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PostPosted: Thu Oct 19, 2017 7:57 pm 
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beamish13 wrote:
Dead or Deader wrote:
This issue of class depiction in the films of John Hughes makes me think about the privilege of many acclaimed filmmakers in America. What modern American filmmakers could say they grew up with a working class/lower background?

Charles Burnett grew up in the most impoverished American community to be situated west of the Mississippi River.

That this seems to be the only living example has actually been genuinely bothering me. It probably doesn't help I also watched recently I Think You're Totally Wrong which deals with this issue somewhat in a way that just reminds me of why I dislike most academics (good film though). Are Burnett and Scorsese seriously the only living examples? Everyone I would have assumed this to be counter to like Debra Granik or Barbara Kopple turns out to have come from pretty wealthy backgrounds.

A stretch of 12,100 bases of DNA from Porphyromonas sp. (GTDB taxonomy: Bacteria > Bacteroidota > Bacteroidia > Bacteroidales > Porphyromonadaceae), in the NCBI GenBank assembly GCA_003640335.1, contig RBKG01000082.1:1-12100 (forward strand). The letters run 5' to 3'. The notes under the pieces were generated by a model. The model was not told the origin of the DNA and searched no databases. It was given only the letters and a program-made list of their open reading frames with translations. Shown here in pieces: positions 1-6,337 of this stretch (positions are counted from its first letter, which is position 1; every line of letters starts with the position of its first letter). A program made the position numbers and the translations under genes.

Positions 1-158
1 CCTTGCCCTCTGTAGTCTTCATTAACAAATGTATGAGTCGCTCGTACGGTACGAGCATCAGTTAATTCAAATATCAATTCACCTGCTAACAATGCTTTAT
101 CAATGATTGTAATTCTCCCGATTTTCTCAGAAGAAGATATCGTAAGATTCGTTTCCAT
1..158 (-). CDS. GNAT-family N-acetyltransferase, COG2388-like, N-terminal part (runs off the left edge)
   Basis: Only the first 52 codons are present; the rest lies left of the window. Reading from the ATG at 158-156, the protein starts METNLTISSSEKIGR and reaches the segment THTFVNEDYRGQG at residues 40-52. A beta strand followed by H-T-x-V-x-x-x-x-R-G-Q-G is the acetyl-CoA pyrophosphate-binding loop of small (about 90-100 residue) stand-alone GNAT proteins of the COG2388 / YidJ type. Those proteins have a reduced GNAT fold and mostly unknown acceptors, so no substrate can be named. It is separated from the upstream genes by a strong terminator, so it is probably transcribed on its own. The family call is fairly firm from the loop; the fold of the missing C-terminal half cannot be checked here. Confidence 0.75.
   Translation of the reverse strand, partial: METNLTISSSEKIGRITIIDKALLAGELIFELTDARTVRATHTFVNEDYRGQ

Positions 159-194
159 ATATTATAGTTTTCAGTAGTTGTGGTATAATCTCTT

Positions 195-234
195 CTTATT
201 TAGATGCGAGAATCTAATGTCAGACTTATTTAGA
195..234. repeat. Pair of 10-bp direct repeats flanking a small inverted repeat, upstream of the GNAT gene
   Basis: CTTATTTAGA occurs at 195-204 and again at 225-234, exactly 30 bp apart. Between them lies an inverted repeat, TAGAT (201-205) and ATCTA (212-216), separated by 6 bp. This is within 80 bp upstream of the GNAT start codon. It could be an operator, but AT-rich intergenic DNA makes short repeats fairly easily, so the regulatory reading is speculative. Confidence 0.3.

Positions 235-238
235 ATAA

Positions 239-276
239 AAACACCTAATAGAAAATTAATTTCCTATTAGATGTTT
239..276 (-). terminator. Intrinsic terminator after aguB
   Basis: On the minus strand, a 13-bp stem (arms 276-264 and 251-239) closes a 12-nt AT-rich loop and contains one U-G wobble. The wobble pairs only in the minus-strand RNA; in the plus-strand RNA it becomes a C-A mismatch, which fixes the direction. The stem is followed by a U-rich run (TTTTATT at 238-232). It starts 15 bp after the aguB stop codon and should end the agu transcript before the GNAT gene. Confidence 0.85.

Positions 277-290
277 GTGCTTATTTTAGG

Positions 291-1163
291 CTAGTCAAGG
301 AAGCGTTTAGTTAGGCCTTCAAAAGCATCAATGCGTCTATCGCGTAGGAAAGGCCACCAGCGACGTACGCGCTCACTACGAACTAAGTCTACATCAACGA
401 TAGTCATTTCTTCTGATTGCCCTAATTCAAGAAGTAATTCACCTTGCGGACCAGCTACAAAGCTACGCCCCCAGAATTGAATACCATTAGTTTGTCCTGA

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PostPosted: Thu Oct 19, 2017 8:33 pm 
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There are many living examples, though I imagine it depends on what level of prominence we're talking about and how candidly a given filmmaker has spoken about their background. Michael Mann grew up in the working-class Humboldt Park neighborhood of Chicago. I believe Joel Schumacher and Kevin Smith also came from humble origins, though I'm hardly an expert on their biographies.